FIRST SECTION

DECISION

AS TO THE ADMISSIBILITY OF

Application no. 34592/97 
by Kemal AĞDAŞ 
against Turkey

The European Court of Human Rights (First Section), sitting on 19 June 2001 as a Chamber composed of

Mrs E. Palm, President
 Mr L. Ferrari Bravo
 Mr Gaukur Jörundsson
 Mr B. Zupančič
 Mr T. Panţîru
 Mr R. Maruste, judges
 Mr F. Gölcüklü, ad hoc judge,

and Mr M. O’Boyle, Section Registrar,

Having regard to the above application introduced with the European Commission of Human Rights on 4 December 1996 and registered on 24 January 1997,

Having regard to Article 5 § 2 of Protocol No. 11 to the Convention, by which the competence to examine the application was transferred to the Court,

Having regard to the Commission’s partial decision of 18 May 1998,

Having regard to the observations submitted by the respondent Government and the observations in reply submitted by the applicant,

Having deliberated, decides as follows:

THE FACTS

The applicant is a Turkish national, born in 1960 and living in Istanbul. He is represented before the Court by Mr Metin Narin, Mr Ahmet Düzgün, Mr Efkan Bolaů, Ms Filiz Bozoğlu and Mr Behiç Aşçı lawyers practising in Istanbul. The applicant is the brother of the deceased İrfan Ağdaş who was killed by police officers in Istanbul.

A.  The circumstances of the case

The facts of the case, as submitted by the parties, may be summarised as follows.

Events of 13 May 1996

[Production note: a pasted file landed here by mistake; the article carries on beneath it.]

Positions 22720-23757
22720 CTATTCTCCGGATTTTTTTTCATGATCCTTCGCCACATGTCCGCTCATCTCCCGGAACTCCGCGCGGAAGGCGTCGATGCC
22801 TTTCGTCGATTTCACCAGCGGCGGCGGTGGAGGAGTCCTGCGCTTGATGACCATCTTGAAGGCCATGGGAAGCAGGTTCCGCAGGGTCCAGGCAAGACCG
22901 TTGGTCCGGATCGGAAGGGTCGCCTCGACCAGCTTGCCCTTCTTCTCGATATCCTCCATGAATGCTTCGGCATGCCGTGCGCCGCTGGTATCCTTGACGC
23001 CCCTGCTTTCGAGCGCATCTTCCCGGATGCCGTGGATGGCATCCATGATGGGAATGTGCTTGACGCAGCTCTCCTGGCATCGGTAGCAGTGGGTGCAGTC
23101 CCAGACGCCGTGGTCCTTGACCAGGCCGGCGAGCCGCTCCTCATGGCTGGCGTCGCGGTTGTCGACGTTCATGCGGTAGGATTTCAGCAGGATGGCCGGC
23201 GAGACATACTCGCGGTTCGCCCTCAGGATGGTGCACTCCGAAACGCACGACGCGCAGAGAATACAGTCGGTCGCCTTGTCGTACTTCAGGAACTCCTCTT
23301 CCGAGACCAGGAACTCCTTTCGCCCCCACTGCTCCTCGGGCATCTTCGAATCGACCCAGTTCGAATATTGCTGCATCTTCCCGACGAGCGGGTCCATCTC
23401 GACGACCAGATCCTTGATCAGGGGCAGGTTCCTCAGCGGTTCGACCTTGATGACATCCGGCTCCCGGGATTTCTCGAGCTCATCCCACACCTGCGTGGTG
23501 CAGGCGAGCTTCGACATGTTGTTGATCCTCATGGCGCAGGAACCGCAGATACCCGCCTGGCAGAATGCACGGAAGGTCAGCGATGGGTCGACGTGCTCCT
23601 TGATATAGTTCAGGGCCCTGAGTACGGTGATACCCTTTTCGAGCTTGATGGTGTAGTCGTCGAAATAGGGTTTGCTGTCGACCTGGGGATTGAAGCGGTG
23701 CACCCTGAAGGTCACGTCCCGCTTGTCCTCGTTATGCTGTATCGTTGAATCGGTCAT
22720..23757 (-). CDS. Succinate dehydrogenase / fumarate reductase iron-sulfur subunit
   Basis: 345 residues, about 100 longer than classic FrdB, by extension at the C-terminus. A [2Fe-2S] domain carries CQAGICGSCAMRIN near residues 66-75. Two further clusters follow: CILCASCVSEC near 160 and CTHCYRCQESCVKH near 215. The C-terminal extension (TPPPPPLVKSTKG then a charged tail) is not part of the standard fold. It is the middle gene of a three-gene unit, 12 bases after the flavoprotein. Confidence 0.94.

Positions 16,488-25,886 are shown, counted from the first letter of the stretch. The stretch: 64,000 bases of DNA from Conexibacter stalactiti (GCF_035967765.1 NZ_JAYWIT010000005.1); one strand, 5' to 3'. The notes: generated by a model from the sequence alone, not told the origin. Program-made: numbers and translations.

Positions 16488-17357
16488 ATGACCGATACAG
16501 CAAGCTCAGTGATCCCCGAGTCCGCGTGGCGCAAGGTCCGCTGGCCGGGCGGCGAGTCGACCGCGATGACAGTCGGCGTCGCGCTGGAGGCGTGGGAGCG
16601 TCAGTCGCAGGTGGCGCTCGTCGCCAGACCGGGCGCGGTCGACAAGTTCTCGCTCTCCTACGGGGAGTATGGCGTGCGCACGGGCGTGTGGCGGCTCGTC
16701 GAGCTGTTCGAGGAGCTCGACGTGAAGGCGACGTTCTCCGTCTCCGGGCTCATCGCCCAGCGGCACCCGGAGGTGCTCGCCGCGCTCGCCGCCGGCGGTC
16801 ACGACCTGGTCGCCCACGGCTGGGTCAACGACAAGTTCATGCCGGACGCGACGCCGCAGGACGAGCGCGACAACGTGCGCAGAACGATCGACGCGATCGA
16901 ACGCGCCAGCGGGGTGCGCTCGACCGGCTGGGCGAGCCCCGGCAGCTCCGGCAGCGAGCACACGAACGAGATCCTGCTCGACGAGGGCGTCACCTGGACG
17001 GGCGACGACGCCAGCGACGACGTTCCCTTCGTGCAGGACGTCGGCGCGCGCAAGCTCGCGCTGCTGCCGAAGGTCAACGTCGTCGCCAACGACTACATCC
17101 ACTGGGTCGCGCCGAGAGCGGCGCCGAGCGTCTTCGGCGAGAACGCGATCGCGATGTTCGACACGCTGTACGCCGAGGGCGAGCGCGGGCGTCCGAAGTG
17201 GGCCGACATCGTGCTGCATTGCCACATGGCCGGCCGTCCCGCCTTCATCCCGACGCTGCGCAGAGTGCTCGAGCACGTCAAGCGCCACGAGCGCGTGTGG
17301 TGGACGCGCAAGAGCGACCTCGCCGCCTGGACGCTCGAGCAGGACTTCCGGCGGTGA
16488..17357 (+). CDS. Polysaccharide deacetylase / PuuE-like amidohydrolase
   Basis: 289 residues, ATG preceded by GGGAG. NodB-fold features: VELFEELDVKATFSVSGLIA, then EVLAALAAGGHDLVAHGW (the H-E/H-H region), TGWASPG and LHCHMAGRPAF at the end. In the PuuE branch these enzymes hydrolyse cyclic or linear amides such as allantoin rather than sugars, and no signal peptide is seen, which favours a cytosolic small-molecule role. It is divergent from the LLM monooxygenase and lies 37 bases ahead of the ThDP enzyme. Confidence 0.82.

On 13 May 1996, at about 7 p.m., while the applicant’s brother İrfan Ağdaş, a 17 year-old pupil, was walking through Alibeyköy neighbourhood three police officer started to pursue him by car when they saw that he was holding a newspaper in his hand called Kurtuluş (Salvation). The newspaper is known for its socialist point of view. İrfan started to run away as two plain-clothed police officers got out of the car and opened fire.

According to the Government the police officers opened fire when İrfan started to shoot at them.

The applicant alleges that the police officers shot the applicant’s brother in the back and kicked him as he was lying on the street. A woman, A. B. tried to help İrfan. However, the police officers pushed her aside and put İrfan into the back seat of the police car. One of the police officers sat on him and they drew away. After a while they left İrfan’s body near the Eyüp SSK Hospital. Many people witnessed these events.

On 14 May 1996 the police arrested many people who attended İrfan’s funeral which took place under strict police control.

The proceedings concerning the death of the applicant’s brother

In a police report dated 13 May 1996 it is recorded that ten MP-5 type empty cartridges of 9 mm calibre, four Parabellum type empty cartridges of 9 mm calibre and three Roger type empty cartridges of 9 mm calibre were found in the crime scene.

On 13 May 1996 police officers submitted the following items to the Şehit Atıf Ödül Police Station: a Browning type of gun of 9 mm calibre, six cartridges of 9 mm calibre, one cartridge clip, seventeen empty cartridges of 9 mm calibre and twenty-seven copies of newspapers called Zafer Yolunda Kurtuluş (Salvation in the Path of Glory).

A preliminary autopsy on İrfan Ağdaş was carried out on 13 May 1996. In the autopsy report, two bullet entry wounds and two bullet exit wounds were recorded. It was concluded that final autopsy should be carried out by the Forensic Medicine Institute.

On 13 May 1996 two eyewitnesses gave statements at the Human Rights Association Branch in Istanbul.

S.M. stated as follows: